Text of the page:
Announcer: Taylor was voted the worst judge on the State Supreme Court. And fellow judges called for an investigation of Taylor for misconduct and abuse of power. The sleeping judge, Cliff Taylor, he needs a wake up call.
Paid for by the Michigan Democratic State Central Committee.
The Dec. 1, 2000 fire in a city public housing unit was big news at the time; none of the children was older than seven. Five days later, Geoffrey Fieger, a well-known trial lawyer representing the estates of the children, filed suit against the city and Detroit's public housing commission for $800 million.
The state's high court dismissed the case by a vote of 4-3 (with Taylor in the majority) in April 2007, ruling that the defendants were immune from liability.
The rest of the ad is largely true. In late 2007, Michigan Lawyers' Weekly hired Mitchell Interactive, a company that specializes in polling and opinion surveys, to ask attorneys who had argued at least one case before the court what they thought of the state's Supreme Court justices. Based on the 79 assessments that were completed (about a 10 percent return rate), Taylor scored lowest of the seven justices on four of eight "judicial characteristics": preparedness, efficiency, thoroughness of opinions, and overall knowledge of the law. He also ranked lowest when the judges' scores on all eight characteristics were added up and averaged, though when the lawyers were asked directly to name the worst of the justices, Taylor was second-from-the-bottom.
An Oct. 17 article in the Detroit Free Press called Taylor "the state's most bulletproof Republican" and said his path to a second term "seems unobstructed." But the "sleeping justice" ad delivered a real blow and may have been more responsible than any single other factor for Taylor's loss, the first time a Michigan chief justice has ever lost a reelection. "That ad had enormous impact, not so much in the legal community but in the non-legal world," said Todd Berg, the editor of Michigan Lawyers' Weekly.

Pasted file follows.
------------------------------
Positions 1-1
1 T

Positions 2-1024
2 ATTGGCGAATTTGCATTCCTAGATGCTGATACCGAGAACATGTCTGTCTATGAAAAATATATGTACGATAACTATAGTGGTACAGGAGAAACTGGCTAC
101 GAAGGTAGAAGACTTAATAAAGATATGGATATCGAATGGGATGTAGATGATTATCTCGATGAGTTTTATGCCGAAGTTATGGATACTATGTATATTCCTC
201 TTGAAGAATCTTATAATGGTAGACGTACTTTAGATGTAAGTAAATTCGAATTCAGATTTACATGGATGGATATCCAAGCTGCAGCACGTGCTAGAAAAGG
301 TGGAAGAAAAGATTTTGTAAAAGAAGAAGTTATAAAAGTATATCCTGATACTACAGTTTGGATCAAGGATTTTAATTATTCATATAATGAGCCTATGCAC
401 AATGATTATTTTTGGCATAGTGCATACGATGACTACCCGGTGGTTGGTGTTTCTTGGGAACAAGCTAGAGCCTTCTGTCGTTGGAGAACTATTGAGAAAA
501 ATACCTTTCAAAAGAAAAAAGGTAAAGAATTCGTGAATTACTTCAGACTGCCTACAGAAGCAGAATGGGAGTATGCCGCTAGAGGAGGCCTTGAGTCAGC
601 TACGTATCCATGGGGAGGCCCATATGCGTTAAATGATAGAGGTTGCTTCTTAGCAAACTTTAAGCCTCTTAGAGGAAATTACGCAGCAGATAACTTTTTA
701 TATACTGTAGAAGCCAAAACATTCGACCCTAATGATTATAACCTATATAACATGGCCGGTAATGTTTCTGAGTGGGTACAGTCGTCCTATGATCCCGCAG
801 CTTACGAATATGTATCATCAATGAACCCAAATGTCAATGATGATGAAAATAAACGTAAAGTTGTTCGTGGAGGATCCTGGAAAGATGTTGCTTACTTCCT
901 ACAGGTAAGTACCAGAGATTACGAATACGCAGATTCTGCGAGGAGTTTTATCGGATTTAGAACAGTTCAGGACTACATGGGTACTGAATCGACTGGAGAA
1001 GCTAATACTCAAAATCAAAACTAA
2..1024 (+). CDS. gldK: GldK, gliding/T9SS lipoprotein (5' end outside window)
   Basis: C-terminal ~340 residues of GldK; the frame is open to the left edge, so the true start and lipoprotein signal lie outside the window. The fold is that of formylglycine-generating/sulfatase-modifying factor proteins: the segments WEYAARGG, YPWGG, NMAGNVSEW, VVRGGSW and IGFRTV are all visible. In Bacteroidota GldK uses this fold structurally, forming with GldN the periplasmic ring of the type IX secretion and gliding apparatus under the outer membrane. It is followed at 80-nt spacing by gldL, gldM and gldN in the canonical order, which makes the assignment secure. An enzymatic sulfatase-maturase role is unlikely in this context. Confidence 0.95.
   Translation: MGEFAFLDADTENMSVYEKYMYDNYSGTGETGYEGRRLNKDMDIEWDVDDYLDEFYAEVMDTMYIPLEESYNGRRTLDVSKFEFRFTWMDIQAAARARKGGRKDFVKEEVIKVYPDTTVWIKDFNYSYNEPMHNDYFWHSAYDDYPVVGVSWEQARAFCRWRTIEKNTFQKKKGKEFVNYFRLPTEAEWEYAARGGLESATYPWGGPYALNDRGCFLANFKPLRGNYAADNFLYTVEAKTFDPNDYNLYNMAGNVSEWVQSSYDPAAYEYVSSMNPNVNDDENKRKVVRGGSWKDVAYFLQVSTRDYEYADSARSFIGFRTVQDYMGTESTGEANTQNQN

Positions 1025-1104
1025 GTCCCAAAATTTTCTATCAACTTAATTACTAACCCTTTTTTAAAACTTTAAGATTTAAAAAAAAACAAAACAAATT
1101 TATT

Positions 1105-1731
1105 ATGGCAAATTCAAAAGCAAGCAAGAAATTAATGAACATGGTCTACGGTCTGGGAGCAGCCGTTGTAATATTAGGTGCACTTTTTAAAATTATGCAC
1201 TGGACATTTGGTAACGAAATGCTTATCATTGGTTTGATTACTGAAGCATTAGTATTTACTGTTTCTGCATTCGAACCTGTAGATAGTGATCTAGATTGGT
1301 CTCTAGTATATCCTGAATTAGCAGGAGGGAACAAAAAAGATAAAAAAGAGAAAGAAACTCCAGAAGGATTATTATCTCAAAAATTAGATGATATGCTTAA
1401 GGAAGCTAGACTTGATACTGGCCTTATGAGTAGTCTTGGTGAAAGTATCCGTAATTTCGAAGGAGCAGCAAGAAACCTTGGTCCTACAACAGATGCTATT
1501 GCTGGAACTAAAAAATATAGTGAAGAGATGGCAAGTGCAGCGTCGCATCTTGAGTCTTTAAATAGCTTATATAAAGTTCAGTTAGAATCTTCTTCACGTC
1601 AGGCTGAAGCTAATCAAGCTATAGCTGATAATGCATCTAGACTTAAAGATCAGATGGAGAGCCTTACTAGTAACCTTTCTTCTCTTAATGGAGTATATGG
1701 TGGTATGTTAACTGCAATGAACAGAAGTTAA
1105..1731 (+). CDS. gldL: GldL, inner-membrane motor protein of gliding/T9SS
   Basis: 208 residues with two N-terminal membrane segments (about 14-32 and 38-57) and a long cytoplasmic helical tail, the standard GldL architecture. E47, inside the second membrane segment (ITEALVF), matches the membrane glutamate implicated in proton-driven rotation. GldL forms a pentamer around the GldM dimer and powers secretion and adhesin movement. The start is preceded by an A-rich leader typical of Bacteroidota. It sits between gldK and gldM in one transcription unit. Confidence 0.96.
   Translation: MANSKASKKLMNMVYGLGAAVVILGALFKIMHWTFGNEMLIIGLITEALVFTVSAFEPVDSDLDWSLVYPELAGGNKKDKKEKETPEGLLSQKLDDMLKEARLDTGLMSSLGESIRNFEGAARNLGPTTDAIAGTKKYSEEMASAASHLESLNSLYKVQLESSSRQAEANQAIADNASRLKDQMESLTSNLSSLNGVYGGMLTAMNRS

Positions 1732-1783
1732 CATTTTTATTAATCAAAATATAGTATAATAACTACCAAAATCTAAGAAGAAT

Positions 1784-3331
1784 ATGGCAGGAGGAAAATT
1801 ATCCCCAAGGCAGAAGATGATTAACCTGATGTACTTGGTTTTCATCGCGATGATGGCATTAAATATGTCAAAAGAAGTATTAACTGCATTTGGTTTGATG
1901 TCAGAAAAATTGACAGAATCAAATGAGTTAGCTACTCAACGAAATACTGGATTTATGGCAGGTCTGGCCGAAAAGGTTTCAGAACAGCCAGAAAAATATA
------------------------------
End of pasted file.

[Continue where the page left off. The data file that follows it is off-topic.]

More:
Cliff Taylor Ad: "Hathaway Unqualified"
Announcer: Top newspapers and police groups endorse Chief Justice Taylor over unqualified Hathaway. 'Detroit Judge Hathaway is not a reasonable or qualified alternative.' 'She is not well qualified for the high court.' 'No compelling reason to make a change.' 'Hathaway has done nothing to distinguish herself.' She favored the proposal that was designed to tilt State government in favor of one political party. Hathway campaigned for Court of Appeals so she could spend most of the winter in Florida. Re-elect Chief Justice Taylor.
Paid for by the Committee to Re-Elect Chief Justice Taylor.
Taylor was beaten by Democratic judge Diane Hathaway, but not before she was also tarred by a dubious attack ad. One of Taylor's spots claimed that she tried to win a Court of Appeals seat in 2006 so she could hang out at a Florida beach in the winter. That's a claim built purely on hearsay evidence that would never be allowed in court.
Its only basis was a editorial in the Michigan Chronicle, a Detroit weekly, endorsing Hathaway's opponent in the appeals court race. The sourcing for the allegation is extremely vague; this is the whole sentence from the article:
Michigan Chronicle, Oct. 25-31, 2006: A Detroit based minister said Judge Hathaway said that one of the reasons she is campaigning for a seat on the Court of Appeals is so that she would be able to spend most of the winter on the sunny beaches of Florida.
Eggert, David. "Dems Run Negative Ad against Michigan GOP Justice," The
Associated Press, 21 Oct. 2008. Associated Press, 21 Oct. 2008, "Analysis: Dems say Taylor fell asleep during case"
Jones, Terry L. "Pierce Unseats Diaz on Court," Hattiesburg American, 5 Nov. 2008
Lee, Anita. "Committee denounces judicial ads," The Biloxi Sun Herald, 31 Oct. 2008
Mitchell, Jerry. "Panel: Attack ad not truthful," The Clarion-Ledger, 30 Oct. 2008.
Finley, Nolan. "State GOP got outworked, outspent," The Detroit News, 9 Nov. 2008.
Ratings of Michigan Supreme Court Justices, Michigan Lawyers Weekly, Dec. 2007.
Findings of the Special Committee on Judicial Election Campaign Intervention. 29 Oct 2008.